Washington Post: "When death goes to the movies: How to help kids cope with the scary stuff"

This article originally appeared in the Washington Post on July 2, 2019. Article by Grace Lovelace and

Erika Flesher.

This summer many parents are already humming “Hakuna Matata” as they anticipate taking their children to see the new version Disney’s “The Lion King.” 

Some of us will no doubt have seen the film the first time around, perhaps when we were children. We know that the majestic Lion King falls to his death, cruelly murdered by his own brother. Still, when watching the movie alongside our own children, we might worry about their reaction to little Simba trying to cuddle with his dead father’s body.

Death is a weirdly ubiquitous feature of kids’ movies. A sweeping study of the top box office films from 1937 to 2014 concluded that violent death was more likely in children’s films than films targeting adults, including thrillers and horror movies. Children’s animated films, “rather than being innocuous alternatives to the gore and carnage typical of American films, are in fact hotbeds of murder and mayhem,” the developmental psychologists in charge of the study reported.


But those same experts also affirm what we instinctively know: All that death is there for a reason, and with guidance from parents, it can be a positive thing. Foundational work by psychiatrist Irvin Yalom found that children are preoccupied with death from an early age, and also that these thoughts can be both haunting and pervasive. Movies depicting loss can provide a constructive way to explore these common fears.

[Common Sense Media on 'Toy Story 4,' 'When They See Us' and more]

“Movies can be a friendly way of introducing children to some difficult concepts and an age-appropriate way of normalizing an experience they may have already had,” says Kristy Labardee, a marriage and family therapist whose practice includes helping parents strengthen their skills. For example, young viewers can grieve alongside Simba, and realize along with him that his father’s sudden death is not his fault.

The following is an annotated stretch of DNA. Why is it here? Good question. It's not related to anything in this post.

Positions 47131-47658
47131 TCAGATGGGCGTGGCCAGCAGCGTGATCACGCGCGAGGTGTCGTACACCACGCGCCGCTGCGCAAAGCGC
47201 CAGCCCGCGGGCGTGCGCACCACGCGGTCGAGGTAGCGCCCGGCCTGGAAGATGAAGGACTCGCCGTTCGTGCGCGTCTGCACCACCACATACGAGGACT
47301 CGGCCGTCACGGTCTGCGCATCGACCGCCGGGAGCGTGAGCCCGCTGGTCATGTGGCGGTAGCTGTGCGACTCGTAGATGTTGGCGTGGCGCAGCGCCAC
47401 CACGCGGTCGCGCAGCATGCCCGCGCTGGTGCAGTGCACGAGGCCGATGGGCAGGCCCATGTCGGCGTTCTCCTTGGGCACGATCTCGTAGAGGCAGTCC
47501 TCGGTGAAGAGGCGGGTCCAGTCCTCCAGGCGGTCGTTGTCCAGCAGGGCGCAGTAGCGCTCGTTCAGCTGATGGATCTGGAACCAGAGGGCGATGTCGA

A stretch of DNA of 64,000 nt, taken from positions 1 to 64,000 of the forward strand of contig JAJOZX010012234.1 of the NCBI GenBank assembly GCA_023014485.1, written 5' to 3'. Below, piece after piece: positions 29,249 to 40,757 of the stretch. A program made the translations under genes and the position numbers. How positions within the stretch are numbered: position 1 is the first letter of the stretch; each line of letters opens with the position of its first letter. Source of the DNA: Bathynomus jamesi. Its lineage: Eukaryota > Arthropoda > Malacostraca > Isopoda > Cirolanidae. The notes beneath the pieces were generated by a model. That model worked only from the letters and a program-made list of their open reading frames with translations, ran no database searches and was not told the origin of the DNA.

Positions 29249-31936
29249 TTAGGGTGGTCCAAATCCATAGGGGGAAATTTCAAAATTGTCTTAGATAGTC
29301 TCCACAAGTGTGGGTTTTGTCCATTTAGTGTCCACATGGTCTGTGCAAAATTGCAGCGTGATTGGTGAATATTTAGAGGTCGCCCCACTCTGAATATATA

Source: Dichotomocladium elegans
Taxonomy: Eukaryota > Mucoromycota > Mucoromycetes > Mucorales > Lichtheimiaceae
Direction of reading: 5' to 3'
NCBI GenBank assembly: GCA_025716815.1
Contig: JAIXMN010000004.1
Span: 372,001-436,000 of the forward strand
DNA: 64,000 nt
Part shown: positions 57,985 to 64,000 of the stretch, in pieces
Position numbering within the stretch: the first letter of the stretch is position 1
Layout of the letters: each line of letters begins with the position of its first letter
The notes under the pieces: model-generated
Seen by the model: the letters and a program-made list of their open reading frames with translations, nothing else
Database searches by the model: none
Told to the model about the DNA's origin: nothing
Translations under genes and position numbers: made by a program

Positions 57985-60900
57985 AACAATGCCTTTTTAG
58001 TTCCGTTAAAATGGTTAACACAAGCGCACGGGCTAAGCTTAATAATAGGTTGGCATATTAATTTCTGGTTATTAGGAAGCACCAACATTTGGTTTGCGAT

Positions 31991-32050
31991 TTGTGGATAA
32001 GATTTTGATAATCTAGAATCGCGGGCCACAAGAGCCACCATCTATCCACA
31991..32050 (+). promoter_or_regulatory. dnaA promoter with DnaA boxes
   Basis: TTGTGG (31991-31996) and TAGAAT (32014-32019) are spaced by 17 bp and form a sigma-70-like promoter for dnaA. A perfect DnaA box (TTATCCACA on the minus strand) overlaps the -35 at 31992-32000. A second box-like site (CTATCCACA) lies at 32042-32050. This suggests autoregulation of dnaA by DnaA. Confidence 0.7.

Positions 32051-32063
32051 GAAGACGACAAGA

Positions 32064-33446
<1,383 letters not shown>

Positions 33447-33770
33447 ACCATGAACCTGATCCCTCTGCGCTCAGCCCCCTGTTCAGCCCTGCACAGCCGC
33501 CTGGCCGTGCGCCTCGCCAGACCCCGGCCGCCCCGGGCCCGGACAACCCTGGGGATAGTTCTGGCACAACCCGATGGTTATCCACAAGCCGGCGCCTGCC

That’s not to say that parents should throw caution to the wind. As pressure mounts to broaden the audience base for big-screen releases, some family films are depicting more intense situations.

Children’s movies have evolved from the off-screen shooting of Bambi’s mother to the massacre of mother and siblings that starts “Finding Nemo.” Guy Ritchie, a poster child of ’90s indie bloodshed, helms the recent live-action remake of “Aladdin,” which includes a scene in which Jafar tortures Jasmine’s father. Blockbusters such as “Avengers: Endgame” interweave kid-friendly superhero action with complex adult themes. For parents, it’s not always clear how to help our kids make sense of Captain America leading weepy grief counseling sessions, or Hawkeye watching his entire family vaporize in the instant between his wife asking what condiments their kids want on their hot dogs and their reply.